If you go to Gild Cliff Dwellings National Monument, you may want to extend your visit to the Middle Fork Hot Springs.
Be prepared to walk across the river.
Gila Cliff Dwellings National Monument
It seems unlikely that most people come to this part of New Mexico and leave without seeing the Gila Cliff Dwellings National Monument.
It is believed that in the late 1200s, the indigenous Mogollonculture established 46 rooms in five caves, inhabited by 10 to 15 families.
What were the people of that time looking for when they moved to this narrow valley?
No one really knows why it disappeared after only one generation.
Huge rock overlooking
Only 5 minutes drive from the National Monument.
The parking lot and trailhead are located across from the Gila Visitor Center.
Relatively easy trail to Middle Fork Hot Springs, 1.9 miles round trip.
I had to cross the Middle Fork Gila River twice on foot.
At the time of our visit, it was only knee-deep, but after it rained, it could be waist deep.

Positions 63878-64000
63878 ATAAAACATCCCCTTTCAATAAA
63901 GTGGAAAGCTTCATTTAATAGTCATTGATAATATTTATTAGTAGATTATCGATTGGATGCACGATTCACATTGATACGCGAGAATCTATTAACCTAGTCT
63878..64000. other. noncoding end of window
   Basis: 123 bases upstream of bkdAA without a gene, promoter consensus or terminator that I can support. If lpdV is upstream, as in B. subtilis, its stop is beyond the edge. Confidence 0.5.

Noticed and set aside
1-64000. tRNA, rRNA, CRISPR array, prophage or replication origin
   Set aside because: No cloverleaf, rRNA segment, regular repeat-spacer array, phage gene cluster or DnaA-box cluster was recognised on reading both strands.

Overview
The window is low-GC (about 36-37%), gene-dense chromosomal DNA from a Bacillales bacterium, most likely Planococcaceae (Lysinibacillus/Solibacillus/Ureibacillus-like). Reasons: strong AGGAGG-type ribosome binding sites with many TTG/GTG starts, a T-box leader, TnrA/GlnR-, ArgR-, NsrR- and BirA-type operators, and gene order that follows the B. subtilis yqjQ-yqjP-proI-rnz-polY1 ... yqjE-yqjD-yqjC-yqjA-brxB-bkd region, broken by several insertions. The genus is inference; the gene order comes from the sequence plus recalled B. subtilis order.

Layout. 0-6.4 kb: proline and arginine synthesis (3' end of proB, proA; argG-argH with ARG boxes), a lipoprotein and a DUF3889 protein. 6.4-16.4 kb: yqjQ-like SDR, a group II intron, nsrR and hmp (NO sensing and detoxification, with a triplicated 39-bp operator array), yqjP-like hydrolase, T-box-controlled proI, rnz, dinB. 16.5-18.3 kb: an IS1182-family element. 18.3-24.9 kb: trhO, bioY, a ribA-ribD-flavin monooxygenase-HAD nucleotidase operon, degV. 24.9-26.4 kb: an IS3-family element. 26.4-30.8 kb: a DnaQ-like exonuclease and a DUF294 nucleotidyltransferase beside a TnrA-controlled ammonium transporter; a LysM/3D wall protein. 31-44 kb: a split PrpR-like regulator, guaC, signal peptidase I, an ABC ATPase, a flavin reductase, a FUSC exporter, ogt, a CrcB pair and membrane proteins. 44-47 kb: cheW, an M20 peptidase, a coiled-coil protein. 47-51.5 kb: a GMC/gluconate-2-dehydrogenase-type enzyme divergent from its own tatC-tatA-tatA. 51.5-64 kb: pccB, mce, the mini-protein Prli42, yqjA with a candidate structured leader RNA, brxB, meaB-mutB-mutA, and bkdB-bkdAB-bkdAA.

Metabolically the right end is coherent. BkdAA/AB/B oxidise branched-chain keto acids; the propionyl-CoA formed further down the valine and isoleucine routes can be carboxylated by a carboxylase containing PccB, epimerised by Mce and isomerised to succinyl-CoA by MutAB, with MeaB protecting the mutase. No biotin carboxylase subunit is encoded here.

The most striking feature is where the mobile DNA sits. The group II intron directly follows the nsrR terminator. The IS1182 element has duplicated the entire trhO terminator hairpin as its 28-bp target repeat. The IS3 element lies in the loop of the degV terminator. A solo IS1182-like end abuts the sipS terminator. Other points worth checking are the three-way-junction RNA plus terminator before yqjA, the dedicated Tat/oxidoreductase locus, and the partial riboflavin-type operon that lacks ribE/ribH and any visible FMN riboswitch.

It would be better if you have the courage to turn back when you feel it is dangerous and if you have water shoes.
You will arrive when you see an impressive, huge rock on your right.
It is almost certain that this rock has been a landmark for the hot springs since the time of the indigenous people.
Hot water was gushing with heat from the river bank just below the trail.
This appeared to be mainly a two-part spill into the riverbank.
The water temp was 149 degrees F.
No particular odor.
The water pools were stained bright brown by the ingredients.
There was a series of rock pools with a nice atmosphere, but these were dangerous temperatures.
After all, it was too hot to soak without adding water from the river.
A rock pool juts out into the river.
The river water was clear and pleasant to soak in.
Rather, in such a natural setting, it is bound to feel good no matter what the hot springs are like.